We're going to try to release another beta of CityDesk today.
At the same time, we're shifting stuff from an older server to a spiffy new one. (Is that asking for trouble, or what?) While that happens, the discussion groups may be a little flaky.
I hate the way that when I change a server's IP address, even though our TTL is set to 15 minutes, people are still using the old IP address almost a week later. Why is that?
A New Look
Ever since I first posted to Joel on Software almost two years ago, this site has been built and maintained using UserLand Manila. Manila is a fine blogging tool and I'm grateful to Dave Winer for making it available, for free, at editthispage.com. Later to improve performance I moved it to my own server, and Dave was kind enough to provide a free copy of Frontier on that server. Joel on Software has always been free and ad-free, thanks to sponsorship from UserLand and from Fog Creek Software.
But it's time to move on. My company's product CityDesk is in beta, and I'm a strong believer in eating your own dogfood. So starting today this site will be produced using CityDesk, and thus the new look.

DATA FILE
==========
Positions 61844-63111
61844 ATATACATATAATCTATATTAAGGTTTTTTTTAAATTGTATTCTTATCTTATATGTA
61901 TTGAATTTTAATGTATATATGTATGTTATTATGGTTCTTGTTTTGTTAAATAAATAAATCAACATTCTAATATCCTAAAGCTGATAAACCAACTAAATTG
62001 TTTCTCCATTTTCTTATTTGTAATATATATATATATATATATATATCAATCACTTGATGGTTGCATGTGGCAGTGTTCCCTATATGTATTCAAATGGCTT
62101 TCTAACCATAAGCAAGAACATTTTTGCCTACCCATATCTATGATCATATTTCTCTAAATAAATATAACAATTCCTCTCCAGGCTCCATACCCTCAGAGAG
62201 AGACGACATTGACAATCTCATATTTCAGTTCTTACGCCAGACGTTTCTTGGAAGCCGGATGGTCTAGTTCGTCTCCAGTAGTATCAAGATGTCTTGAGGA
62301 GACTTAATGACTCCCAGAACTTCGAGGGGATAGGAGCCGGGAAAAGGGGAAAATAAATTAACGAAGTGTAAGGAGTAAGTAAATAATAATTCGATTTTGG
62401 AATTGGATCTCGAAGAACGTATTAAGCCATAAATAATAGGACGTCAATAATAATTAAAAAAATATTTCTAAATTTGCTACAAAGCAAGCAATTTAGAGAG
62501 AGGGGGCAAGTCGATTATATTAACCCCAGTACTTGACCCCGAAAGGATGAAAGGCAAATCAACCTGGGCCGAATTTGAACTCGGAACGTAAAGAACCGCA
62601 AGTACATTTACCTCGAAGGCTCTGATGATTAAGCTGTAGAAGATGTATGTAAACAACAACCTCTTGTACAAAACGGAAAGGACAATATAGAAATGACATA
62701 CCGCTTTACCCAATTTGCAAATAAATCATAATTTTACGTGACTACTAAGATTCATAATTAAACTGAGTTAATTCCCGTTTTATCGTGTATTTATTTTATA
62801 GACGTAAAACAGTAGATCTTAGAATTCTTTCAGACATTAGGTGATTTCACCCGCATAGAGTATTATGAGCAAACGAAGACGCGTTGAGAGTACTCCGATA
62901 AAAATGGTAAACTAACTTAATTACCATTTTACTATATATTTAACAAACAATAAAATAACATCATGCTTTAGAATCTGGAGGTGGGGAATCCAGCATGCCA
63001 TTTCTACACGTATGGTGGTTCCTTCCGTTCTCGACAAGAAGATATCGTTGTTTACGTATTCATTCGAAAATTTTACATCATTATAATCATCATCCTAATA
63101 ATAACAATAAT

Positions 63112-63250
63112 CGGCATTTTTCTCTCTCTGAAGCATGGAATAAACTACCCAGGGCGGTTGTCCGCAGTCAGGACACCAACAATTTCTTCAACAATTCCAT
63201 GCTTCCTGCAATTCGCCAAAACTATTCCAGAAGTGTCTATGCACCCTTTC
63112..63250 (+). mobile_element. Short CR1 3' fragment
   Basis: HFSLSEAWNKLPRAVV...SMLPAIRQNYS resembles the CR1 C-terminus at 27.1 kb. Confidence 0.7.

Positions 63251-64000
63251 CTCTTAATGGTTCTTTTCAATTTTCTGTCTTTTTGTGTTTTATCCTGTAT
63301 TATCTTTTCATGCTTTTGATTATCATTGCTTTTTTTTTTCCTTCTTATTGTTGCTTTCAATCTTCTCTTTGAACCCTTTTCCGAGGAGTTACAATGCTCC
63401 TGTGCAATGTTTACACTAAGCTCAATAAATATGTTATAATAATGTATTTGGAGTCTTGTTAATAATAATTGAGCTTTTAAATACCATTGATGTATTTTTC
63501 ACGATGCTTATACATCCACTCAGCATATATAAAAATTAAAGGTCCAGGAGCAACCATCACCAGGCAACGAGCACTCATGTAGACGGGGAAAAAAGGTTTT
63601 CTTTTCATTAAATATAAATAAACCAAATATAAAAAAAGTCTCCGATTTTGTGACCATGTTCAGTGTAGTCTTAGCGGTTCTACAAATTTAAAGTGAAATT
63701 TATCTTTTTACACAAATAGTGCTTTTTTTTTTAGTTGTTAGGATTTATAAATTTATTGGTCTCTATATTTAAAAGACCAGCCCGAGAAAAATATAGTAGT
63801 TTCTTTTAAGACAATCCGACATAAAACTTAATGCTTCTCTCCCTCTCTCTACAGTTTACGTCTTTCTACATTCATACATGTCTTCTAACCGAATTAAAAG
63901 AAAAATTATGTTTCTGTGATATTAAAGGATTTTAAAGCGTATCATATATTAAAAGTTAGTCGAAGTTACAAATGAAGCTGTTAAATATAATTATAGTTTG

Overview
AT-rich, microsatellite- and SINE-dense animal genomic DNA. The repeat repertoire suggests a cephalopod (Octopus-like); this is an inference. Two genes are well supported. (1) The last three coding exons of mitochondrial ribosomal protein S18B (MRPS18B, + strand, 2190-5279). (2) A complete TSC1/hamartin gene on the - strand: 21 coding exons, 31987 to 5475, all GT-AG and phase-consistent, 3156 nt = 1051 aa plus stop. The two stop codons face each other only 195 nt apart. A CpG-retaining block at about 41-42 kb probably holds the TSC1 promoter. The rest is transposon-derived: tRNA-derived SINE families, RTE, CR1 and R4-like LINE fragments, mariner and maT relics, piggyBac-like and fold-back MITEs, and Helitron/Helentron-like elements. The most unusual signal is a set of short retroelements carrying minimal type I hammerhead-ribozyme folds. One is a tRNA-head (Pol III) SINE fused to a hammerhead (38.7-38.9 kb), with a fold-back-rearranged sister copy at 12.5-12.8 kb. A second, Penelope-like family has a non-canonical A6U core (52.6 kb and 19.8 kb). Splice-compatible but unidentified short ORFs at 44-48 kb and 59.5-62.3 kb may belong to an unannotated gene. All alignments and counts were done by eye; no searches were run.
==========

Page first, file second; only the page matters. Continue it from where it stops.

CityDesk is a desktop application -- I'm running it on my own Windows 2000 laptop. It produces plain ol' static HTML files which are then ftp'ed to a generic web server (in this case, Microsoft IIS 5.0). This is different than what I was doing with Manila, where each page is constructed from a database whenever it is requested.
Porting Joel on Software to CityDesk involved a lot of manual copying-and-pasting -- something I never would have had the patience for if it wasn't for the opportunity to thoroughly test CityDesk. I'm bending over backwards not to create "linkrot" -- all old links to Joel on Software stories have been replaced with redirects, so they should still work. You may discover the odd broken link or picture buried deep within the site; if so please let me know and I'll fix it. It will take a few more days before all the domain names and IP addresses have completely moved over.
Have a look around. The biggest visible change is a nice new, organized Archive page cataloging all the stories I've written over the last couple of years.
Hit and Run Management
Alyosha` asks: "How do you subconciously train your managers not to get involved bungee-cord-jumping style in the design disagreements of the implementors?"